The Academic Identity Development of International Doctoral Students

An Exploration from a Sociocultural Perspective




academic identity, international doctoral student, Denmark, Vietnam, sociocultural theory


This qualitative study examines the factors that facilitate or inhibit the academic identity development of four Vietnamese doctoral students in Denmark. Using the combination of Genetic method and Activity theory, the paper provides insights into the participants’ experiences of becoming and being an academic, which is context-dependent and personal. The findings suggest that the sense of being academics was strengthened when doctoral students were empowered by their supervisors, and other members of the academic community validated their membership. The students also enacted their agency to move beyond the student role and establish a confirmed academic identity, though there were situations when their agency did not lead to desirable outcomes. The study is one among a few that incorporated the personal life history of doctoral students to examine their academic identity development, arguing for its inclusion to have a comprehensive picture of students’ learning and the process of becoming an academic.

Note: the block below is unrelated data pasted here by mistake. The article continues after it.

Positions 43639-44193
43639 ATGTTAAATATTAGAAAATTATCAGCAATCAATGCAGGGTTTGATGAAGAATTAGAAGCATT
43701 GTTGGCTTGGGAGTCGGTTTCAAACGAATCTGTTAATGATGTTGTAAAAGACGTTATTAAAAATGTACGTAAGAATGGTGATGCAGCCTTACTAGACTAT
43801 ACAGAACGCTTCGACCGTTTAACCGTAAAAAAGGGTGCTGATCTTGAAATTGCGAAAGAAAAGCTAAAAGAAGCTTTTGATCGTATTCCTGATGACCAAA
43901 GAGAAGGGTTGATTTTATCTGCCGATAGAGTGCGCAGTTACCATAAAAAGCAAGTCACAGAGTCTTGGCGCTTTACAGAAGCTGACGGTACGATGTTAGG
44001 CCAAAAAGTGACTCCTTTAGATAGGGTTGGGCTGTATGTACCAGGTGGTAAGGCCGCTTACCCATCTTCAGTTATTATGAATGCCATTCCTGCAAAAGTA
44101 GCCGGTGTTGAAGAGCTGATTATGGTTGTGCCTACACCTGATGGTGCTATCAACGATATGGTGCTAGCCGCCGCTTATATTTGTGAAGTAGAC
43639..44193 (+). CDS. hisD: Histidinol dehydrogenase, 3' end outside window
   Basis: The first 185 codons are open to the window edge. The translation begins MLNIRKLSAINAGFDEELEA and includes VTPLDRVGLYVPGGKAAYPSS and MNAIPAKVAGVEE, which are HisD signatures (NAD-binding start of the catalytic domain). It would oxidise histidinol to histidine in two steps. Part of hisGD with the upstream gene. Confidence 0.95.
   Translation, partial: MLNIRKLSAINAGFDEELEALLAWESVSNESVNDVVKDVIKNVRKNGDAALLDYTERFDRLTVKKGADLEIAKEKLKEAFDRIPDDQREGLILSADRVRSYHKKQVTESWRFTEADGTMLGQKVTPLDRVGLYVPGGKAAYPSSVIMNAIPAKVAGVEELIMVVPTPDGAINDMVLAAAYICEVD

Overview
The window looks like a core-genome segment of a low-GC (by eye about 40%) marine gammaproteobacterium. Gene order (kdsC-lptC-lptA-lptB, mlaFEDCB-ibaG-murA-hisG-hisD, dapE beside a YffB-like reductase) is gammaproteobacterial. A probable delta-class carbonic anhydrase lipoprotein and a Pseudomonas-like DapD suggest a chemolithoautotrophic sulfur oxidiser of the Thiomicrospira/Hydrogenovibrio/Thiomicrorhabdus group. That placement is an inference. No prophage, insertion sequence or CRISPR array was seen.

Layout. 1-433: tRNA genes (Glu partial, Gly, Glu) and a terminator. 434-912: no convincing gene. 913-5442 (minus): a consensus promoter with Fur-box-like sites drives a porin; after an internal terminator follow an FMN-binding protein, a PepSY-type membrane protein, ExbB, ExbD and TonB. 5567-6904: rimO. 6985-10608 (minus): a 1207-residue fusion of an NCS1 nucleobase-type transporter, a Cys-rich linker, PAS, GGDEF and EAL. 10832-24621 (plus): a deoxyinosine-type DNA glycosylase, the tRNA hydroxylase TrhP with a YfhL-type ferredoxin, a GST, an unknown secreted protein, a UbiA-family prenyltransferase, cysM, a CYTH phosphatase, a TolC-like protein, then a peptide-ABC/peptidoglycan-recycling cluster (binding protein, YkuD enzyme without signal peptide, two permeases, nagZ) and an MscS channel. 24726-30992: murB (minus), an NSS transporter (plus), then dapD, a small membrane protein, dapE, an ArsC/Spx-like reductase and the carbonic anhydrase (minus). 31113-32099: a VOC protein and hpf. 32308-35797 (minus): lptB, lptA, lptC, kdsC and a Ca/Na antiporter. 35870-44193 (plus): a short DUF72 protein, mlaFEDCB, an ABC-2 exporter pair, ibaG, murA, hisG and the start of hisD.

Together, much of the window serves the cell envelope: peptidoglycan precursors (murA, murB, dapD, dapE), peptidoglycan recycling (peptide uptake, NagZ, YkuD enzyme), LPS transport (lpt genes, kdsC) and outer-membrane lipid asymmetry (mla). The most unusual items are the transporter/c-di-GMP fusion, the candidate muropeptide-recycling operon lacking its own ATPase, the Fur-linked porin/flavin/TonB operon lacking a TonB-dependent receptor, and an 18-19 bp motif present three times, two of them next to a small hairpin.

Author Biography

Anh Phan, University of Kent

ANH NGOC QUYNH PHAN has completed her PhD project at The University of Auckland, New Zealand, and is a Lecturer in Higher Education at the Centre for the Study of Higher Education of the University of Kent. Her major research interests focus inter alia on transnationalism, migration, mobility, diaspora, identity, doctoral education, teacher education, and researcher development. She has published on many prestigious journals, including Journal of Gender Studies, Journal of Diaspora Studies, Studies in Continuing Education, Journal of International Students, among others.


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How to Cite

Phan, A. (2022). The Academic Identity Development of International Doctoral Students: An Exploration from a Sociocultural Perspective. Journal of International Students, 13(4), 1–21.



Research Articles (English)